Thriving in the Discomfort Zone

Why it’s important to become comfortable with discomfort.

In every major milestone of my life, from leaving a decade long relationship I’d outgrown, falling in love, and leaving friends and family to move to a new city, to the smaller but equally significant milestones; accepting a job I wasn’t sure I was qualified for, confronting demons from the past, risking rejection for a lover, taking ownership over my own sexuality, all of those moments big and small, I have felt terrified. Terrified to leave something I’ve grown used to, even if it was no longer serving me. Terrified of trying something new. Sometimes even cripplingly so. What I’ve learned since is that no worthwhile aspiration can be accomplished without leaving your comfort zone.

I’ve known this about myself for sometime, but I am my own harshest critic.

I expect perfection from myself and am sometimes unkind when I don’t hit that mark. As women, many of us have been our own worst enemy. If it’s not our self-doubt holding us back, we let the pressure of taking risk and failing, or maintaining the outward appearance of perfection, block us from taking risk. It’s been proven that men engage in more risky behavior than women. Therefore, they’re more likely to benefit and grow, professionally or otherwise from those risks. Why is this?

Many women, myself included, find their inner self doubt is loudest when dealing with their most deeply felt dreams about their lives and their work, because we feel particularly vulnerable about them.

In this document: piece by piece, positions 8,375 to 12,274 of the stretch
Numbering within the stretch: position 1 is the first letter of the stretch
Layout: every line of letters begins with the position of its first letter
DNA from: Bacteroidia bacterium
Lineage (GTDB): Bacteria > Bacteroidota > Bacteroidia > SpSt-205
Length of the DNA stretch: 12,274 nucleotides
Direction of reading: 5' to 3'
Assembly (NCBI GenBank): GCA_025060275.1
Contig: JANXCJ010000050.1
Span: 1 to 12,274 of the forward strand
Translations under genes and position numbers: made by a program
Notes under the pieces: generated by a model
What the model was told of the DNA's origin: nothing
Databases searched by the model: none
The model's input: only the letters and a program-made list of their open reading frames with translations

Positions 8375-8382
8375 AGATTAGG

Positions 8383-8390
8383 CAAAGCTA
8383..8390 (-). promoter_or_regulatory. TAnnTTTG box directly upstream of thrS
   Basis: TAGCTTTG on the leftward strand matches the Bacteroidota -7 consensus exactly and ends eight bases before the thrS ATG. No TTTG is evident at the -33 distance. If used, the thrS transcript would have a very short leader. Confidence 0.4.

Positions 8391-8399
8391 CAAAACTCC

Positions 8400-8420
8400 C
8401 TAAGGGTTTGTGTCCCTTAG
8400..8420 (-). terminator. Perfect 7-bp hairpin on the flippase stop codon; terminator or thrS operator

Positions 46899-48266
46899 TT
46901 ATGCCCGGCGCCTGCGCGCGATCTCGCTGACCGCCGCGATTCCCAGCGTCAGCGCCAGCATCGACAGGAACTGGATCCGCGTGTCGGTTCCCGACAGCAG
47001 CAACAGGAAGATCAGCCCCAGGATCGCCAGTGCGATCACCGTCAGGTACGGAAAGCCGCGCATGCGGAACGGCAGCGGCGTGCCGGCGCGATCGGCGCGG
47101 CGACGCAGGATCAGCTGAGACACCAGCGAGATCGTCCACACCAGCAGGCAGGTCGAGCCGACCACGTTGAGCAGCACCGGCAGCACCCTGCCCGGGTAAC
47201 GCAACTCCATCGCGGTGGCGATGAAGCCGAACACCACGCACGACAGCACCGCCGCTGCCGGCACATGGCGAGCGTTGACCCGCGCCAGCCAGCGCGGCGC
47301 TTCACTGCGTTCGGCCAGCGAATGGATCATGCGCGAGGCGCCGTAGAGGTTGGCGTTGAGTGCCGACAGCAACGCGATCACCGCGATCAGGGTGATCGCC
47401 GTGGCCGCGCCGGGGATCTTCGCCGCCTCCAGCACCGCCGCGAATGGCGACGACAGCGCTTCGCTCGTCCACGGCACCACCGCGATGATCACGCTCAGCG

In situations where the boundaries of our comfort zone are crossed, inner self-doubt creeps up, spewing menacing lines in an attempt to get you back to a familiar place. The stronger the inner voice, the louder and meaner and more hysterical it gets, the closer you could be to taking an important step in personal growth.

I was raised to believe that fear was a weakness, and weakness was unacceptable. So, for a long time I avoided things that scared me in lieu of an easier, less confrontational lifestyle.

What I’ve learned is that personal growth significantly depends on new challenges and activities. If you’re not learning to live outside your comfort zone, if you’re not facing the things that scare you, you’re probably holding yourself back.

Let’s talk about being scared for a second. For me, it comes from fear of failing, fear of being rejected, or fear from being alone. That fear is powerful. I assume it’s different for everyone, but for me, it expressed itself in two main forms.

The first, it felt like my feet were glued to the ground and I was incapable of making a change without being physically forced against my will. It seemed impossible to move forward and become the version of myself I’d dreamed of. I didn’t make changes, but I wanted to. I felt stuck. It was a miserable period of my life.

The second feeling was once I started making those changes, my inner self-doubt got the best of me. I couldn’t get a good night sleep because my brain was swimming in fear, mainly about what other people thought of me. Would they think I was an imposter? Would they laugh at me? Would it be all be a joke to them? What if I failed? What if I made the wrong decision? What if. What if.